We’re closing 2006 with a late flurry of passion with respect to the state of the city and how it might be improved, and I’d again like to thank readers for their continued participation this week as we’ve again explored “cleaning up” New Albany as a major community theme for 2007.
With so many things happening in the city, and believe it or not, with numerous positive developments literally occurring every day, I keep thinking to myself that from an editorial standpoint, there are numerous other topics we could be covering.
Or are there, really?
Whenever the "clean up" topic arises, NAC's readership numbers skyrocket, comments spike, and the whole enterprise shifts to another level. Quite obviously, there are many among us who believe in the merits of the seemingly self-evident position that without addressing a fundamental enforcement failure on the part of this community, any conceivable foundation for future success will be shaky, at best.
Accordingly, this recurring notion of cleaning up the city obviously has some semblance of legs, and yet, as has been noted, nothing much ever is observed to happen. The bulk of the local political and governmental bureaucracy seemingly remains unmoved. We’re neither consistently acknowledged, nor presented with any clue as to projected institutional changes beyond the application of temporary Band-Aids and the occasional implementation of partisan political photo-ops in support of the two-party system.
In 2007, we hope to determine why, and to make inroads toward changing the culture of calculated unaccountability for which New Albany is rightly, if sadly, known.
Tuesday's “trash brigade” essay, which was reprinted from the suddenly burgeoning Tribune forum, raised a number of questions, comments and private e-mails. The essay came from an unidentified apologist of the status quo, who reasoned that any effort to bring slumlords into general compliance with basic property standards in fact constitutes an attack on the poor and less privileged. Arguably the most eloquent response to this curiously reasoned position came from New Alb Annie, author of the Diggin’ in the Dirt blog, and I’m lifting it to the NAC marquee to give her words the exposure they properly deserve.
And, be sure you read Ann's Thursday blog entry: Rats and Resolutions.
Whoever authored the "trash brigade" commentary certainly has the right stuff to hold a position in our current political cabinet, with its culture of non-enforcement and ludicrous reasoning for doing so.
How many homes in New Albany that are in violation are owned by 'poor people'? In the majority of cases, these houses are owned by slumlords, who take advantage of poor people. The unfortunate, many times uneducated tenants don't know that they, although they may be poor, uneducated and without other things like a good credit history or financial resources, are entitled to value for their rent money. They don't, in many cases, realize that means the windows and doors are supposed to work properly, the furnace and water heater is supposed to be functional, the roof isn't supposed to leak, vermin isn't supposed to be infesting the premises.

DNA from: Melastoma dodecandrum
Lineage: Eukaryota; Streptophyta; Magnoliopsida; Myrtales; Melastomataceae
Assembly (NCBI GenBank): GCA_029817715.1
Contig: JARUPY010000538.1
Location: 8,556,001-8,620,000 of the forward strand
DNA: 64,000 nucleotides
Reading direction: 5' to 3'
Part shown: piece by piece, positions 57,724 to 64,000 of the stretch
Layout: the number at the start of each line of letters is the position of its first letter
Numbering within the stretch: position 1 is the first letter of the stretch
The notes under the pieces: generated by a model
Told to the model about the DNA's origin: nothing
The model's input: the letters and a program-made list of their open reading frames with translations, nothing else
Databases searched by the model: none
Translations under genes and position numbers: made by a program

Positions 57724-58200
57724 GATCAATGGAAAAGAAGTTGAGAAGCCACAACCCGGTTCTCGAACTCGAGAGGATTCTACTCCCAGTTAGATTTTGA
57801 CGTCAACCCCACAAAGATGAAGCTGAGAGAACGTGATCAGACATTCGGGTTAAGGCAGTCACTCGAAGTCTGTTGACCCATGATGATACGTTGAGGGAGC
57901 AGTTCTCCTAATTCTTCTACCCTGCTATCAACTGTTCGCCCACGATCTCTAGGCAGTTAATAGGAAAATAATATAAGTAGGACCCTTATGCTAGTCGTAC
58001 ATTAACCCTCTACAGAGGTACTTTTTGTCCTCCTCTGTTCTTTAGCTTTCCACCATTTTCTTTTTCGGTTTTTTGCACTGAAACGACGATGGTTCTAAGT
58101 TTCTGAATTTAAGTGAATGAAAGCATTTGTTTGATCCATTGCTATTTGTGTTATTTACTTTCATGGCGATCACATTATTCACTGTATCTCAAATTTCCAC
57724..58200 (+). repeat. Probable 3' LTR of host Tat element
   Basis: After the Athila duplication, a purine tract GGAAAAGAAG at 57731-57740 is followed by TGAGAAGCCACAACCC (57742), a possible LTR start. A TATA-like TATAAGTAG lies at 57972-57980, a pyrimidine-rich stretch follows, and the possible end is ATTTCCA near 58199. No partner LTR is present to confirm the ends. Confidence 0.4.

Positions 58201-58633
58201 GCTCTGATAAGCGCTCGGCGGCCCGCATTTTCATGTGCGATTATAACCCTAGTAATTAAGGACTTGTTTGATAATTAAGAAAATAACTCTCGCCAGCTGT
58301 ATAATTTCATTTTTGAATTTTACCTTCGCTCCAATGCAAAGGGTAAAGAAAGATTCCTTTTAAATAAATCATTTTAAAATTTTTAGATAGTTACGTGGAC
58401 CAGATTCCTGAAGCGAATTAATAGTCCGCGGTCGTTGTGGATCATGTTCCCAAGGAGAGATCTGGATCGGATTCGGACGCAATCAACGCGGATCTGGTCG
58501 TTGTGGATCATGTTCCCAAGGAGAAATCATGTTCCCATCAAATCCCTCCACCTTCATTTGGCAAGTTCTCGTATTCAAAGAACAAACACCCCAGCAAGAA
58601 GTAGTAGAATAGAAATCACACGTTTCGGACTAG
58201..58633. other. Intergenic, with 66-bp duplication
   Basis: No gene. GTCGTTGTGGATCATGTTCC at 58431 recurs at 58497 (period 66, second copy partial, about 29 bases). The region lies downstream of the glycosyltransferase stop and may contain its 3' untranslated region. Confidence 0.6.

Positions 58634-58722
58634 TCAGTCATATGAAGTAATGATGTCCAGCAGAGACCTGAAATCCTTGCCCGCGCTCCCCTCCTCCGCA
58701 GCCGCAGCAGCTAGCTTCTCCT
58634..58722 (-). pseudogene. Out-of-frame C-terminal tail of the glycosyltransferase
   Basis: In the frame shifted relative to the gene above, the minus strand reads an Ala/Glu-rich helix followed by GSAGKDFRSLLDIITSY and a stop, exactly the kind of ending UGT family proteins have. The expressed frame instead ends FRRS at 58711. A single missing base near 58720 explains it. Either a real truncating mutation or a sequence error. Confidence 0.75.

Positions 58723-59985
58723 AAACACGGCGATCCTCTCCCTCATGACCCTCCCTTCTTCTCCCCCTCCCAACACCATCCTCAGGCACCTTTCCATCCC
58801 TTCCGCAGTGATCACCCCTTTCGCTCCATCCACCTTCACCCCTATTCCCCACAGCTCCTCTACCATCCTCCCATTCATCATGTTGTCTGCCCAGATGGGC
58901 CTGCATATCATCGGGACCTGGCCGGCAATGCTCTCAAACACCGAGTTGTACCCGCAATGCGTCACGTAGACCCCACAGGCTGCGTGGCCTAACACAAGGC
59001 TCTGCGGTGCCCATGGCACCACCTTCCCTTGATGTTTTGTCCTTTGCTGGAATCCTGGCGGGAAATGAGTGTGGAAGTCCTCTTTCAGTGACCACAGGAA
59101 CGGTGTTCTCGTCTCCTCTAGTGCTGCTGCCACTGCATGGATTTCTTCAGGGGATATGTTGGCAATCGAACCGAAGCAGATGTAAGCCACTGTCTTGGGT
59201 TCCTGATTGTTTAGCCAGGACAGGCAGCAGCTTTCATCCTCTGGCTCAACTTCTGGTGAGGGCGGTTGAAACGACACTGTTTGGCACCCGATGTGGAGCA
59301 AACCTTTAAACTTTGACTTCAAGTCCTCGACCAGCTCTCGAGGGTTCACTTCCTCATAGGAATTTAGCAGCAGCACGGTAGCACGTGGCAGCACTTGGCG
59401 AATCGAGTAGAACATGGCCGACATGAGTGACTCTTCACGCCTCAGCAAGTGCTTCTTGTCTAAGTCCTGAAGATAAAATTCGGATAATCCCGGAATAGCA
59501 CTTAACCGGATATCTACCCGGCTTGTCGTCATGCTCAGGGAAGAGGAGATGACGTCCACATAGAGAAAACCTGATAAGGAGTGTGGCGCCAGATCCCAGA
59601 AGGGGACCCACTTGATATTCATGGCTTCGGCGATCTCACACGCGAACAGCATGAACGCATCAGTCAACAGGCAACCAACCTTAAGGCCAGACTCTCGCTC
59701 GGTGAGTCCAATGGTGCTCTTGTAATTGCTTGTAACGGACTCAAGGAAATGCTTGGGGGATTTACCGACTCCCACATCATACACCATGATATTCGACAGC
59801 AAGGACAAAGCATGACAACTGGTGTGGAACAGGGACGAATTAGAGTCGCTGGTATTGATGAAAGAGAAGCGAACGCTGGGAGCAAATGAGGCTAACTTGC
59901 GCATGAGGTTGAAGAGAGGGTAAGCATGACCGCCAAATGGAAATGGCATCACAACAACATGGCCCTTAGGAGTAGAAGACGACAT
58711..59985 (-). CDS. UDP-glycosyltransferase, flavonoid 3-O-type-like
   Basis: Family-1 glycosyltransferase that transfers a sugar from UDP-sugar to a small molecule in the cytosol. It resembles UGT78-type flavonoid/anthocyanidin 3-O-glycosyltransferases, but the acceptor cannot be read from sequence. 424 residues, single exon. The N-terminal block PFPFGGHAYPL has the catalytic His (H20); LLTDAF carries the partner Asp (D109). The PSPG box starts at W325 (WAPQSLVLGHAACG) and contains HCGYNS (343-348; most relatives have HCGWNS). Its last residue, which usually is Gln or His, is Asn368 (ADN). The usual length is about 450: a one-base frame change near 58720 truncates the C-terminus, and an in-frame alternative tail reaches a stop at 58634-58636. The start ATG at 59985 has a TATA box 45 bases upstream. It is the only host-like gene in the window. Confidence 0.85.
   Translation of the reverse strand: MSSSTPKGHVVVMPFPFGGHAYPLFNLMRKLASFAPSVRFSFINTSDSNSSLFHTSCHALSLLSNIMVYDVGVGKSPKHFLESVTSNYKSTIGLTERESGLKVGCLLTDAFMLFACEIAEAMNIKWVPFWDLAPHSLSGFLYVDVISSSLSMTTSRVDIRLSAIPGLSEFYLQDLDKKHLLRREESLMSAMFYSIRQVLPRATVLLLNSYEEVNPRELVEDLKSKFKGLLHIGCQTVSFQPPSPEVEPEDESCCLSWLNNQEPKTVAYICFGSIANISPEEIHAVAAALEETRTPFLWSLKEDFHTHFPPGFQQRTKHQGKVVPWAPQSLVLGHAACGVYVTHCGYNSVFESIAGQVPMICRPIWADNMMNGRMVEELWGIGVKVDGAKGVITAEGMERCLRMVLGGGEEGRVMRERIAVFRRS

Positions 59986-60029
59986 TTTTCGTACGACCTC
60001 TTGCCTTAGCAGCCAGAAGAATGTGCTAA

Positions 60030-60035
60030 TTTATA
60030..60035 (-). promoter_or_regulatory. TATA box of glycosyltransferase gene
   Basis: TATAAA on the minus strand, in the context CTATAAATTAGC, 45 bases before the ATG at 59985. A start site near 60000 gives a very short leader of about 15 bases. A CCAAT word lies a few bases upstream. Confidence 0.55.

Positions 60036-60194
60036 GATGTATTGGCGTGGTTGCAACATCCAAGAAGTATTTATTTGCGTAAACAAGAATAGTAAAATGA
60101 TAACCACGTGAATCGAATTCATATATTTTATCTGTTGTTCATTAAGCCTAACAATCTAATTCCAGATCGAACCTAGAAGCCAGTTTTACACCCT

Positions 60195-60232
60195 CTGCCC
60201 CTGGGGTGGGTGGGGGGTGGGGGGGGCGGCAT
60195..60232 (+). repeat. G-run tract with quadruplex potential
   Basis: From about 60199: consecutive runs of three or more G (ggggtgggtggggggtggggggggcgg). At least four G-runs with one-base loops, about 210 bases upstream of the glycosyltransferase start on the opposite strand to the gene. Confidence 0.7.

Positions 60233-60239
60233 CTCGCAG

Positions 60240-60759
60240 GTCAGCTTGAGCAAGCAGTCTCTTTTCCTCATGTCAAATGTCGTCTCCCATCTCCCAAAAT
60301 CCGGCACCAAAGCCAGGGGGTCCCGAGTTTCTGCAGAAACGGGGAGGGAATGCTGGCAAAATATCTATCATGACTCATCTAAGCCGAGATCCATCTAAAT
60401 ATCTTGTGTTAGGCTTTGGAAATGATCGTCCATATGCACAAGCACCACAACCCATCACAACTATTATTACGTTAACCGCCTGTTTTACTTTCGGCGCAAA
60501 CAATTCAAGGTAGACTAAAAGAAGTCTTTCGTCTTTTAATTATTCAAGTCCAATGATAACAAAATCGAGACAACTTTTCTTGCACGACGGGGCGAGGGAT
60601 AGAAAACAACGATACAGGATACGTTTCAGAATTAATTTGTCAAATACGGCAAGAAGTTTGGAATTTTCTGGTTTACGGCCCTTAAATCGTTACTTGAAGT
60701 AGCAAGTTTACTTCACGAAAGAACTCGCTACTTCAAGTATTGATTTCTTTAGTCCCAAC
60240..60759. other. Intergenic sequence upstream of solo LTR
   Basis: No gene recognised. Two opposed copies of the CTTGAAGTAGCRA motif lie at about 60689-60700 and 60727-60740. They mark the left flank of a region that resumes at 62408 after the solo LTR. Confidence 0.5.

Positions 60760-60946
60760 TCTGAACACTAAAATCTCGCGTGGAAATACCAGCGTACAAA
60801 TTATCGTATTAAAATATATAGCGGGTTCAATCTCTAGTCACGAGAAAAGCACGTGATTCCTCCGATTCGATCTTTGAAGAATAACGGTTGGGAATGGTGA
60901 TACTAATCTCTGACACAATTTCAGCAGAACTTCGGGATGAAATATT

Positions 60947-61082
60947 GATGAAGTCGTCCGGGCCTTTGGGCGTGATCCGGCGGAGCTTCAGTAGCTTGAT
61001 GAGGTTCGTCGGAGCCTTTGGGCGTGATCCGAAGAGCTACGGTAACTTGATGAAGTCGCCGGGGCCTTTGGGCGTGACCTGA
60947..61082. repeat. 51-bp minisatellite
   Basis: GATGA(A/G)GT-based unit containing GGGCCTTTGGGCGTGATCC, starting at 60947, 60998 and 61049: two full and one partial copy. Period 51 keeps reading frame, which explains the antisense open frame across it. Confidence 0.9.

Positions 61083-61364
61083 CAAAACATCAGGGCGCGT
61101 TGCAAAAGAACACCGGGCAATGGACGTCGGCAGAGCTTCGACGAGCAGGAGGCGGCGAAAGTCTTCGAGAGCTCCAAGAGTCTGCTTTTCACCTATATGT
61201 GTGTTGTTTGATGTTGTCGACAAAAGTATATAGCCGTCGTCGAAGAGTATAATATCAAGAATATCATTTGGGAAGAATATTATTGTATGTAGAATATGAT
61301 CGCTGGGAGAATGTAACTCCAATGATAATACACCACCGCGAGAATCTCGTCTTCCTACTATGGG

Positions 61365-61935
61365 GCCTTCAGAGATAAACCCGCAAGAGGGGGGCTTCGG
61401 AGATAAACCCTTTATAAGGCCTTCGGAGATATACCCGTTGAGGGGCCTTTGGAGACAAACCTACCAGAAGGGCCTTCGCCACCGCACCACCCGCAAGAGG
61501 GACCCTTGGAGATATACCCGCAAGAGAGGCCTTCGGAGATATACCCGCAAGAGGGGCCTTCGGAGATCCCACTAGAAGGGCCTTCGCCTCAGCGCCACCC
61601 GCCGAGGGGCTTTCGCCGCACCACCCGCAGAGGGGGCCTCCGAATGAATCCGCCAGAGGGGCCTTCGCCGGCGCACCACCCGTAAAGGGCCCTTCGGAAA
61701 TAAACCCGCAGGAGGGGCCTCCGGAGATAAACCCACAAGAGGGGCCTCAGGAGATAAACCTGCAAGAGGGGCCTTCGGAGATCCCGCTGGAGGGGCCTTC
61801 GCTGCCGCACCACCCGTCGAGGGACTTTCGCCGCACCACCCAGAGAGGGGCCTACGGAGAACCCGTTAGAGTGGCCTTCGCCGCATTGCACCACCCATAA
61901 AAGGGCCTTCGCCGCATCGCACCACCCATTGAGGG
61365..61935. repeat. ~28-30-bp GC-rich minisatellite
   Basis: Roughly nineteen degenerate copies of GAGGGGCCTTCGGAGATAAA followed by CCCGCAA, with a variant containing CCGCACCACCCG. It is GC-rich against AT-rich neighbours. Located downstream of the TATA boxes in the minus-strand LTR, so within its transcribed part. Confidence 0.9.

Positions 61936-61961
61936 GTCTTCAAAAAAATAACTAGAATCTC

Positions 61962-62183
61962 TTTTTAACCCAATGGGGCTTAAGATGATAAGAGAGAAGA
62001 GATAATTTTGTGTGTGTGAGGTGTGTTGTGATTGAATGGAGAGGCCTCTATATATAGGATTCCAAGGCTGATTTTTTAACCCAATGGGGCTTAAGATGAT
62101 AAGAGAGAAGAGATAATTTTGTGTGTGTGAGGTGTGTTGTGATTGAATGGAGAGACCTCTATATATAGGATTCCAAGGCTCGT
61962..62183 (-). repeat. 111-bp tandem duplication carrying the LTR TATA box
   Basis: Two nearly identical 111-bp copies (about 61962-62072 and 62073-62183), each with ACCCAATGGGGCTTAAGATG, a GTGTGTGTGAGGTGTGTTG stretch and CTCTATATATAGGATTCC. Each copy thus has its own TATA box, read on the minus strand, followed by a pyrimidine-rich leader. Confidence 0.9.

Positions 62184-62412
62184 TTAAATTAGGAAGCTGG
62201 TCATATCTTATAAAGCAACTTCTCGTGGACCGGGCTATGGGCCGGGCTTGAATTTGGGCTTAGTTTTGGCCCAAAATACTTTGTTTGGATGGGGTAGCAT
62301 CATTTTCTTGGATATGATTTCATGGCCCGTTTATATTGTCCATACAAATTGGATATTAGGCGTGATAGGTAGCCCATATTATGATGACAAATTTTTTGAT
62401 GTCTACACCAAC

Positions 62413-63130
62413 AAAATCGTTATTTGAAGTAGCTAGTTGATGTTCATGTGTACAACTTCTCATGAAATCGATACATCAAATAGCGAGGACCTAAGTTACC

No, they are poor, and they consider themselves lucky just to have a roof over their head. Maybe they are in a Section 8 program, and they don't want to make waves. They simply do not know what their rights are, and the slumlords want it to stay that way. And the City of New Albany is happy to aid and abet.
Slumlord X makes a hefty campaign donation every few years to whomever the favored candidate is, and in return, the slumlord continues business as usual, safe from those pesky building inspections that cities with a tenant rights association have.
Tolerance? What about justice? What about minimum community standards being enforced, equitably, so that everyone, rich, poor or in the middle can enjoy the same basic rights--a clean, heated place to live, in a building that is maintained to those minimums set forth by law, in a community that does not allow heaps of trash to pile up and scofflaws to add to the heaps when it pleases them?
The new class of poor who seem to be getting exploited now are Hispanics, and the City of New Albany is helping all the slumlords out with this. Many of these renters do not speak the language well, do not realize they, as tenants, have certain rights when it comes to housing standards. When the educated among us complain about the conditions of these myriad dilapidated rental properties, we're not complaining about the people who live in them, unless those residents are blatant lawbreakers. No, it's the non-enforcement of codes that irks.
But what response do our complaints get? Oh, that's right, we're prejudiced against the poor. So who would be the more prejudiced, those who want to see rental properties cleaned up and well-maintained, or those who turn a blind eye to the conditions the occupants live in? My, my, our administration wouldn't be assuming that because these people may be poor, they like to live in dirty, ill-kept slums, would they?
One way out of the vicious cycle of non-enforcement of codes is an active tenant rights group. Tenants, especially those who are uneducated or have impediments to understanding their basic rights in terms of rental housing, need to be informed that they can withhold rent payments for certain reasons like non-functioning heat, and that they cannot be evicted for complaints about issues like this. But here in New Albany, the practice has been, and continues to be, to empower the slumlord at the great detriment of the city.
Thanks, Ann. That's a marvelous statement of principle.